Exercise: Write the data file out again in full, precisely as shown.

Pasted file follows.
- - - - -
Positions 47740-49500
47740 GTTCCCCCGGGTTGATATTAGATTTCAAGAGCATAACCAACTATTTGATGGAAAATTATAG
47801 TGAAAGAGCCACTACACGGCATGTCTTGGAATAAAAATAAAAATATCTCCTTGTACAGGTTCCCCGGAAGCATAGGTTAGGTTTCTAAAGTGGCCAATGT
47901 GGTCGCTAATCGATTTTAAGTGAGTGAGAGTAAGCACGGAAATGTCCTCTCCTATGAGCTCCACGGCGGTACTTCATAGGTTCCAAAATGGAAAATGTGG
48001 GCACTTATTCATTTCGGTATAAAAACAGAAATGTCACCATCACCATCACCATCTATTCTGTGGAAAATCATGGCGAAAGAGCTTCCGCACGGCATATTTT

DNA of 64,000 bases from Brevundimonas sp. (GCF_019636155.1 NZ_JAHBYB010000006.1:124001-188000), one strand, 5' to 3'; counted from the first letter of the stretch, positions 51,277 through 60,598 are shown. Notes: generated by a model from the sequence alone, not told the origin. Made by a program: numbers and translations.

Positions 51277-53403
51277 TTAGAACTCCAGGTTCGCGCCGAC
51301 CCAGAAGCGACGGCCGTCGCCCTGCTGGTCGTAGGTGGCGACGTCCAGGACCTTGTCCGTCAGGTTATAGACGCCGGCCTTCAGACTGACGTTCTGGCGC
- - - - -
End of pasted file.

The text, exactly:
Positions 47740-49500
47740 GTTCCCCCGGGTTGATATTAGATTTCAAGAGCATAACCAACTATTTGATGGAAAATTATAG
47801 TGAAAGAGCCACTACACGGCATGTCTTGGAATAAAAATAAAAATATCTCCTTGTACAGGTTCCCCGGAAGCATAGGTTAGGTTTCTAAAGTGGCCAATGT
47901 GGTCGCTAATCGATTTTAAGTGAGTGAGAGTAAGCACGGAAATGTCCTCTCCTATGAGCTCCACGGCGGTACTTCATAGGTTCCAAAATGGAAAATGTGG
48001 GCACTTATTCATTTCGGTATAAAAACAGAAATGTCACCATCACCATCACCATCTATTCTGTGGAAAATCATGGCGAAAGAGCTTCCGCACGGCATATTTT

DNA of 64,000 bases from Brevundimonas sp. (GCF_019636155.1 NZ_JAHBYB010000006.1:124001-188000), one strand, 5' to 3'; counted from the first letter of the stretch, positions 51,277 through 60,598 are shown. Notes: generated by a model from the sequence alone, not told the origin. Made by a program: numbers and translations.

Positions 51277-53403
51277 TTAGAACTCCAGGTTCGCGCCGAC
51301 CCAGAAGCGACGGCCGTCGCCCTGCTGGTCGTAGGTGGCGACGTCCAGGACCTTGTCCGTCAGGTTATAGACGCCGGCCTTCAGACTGACGTTCTGGCGC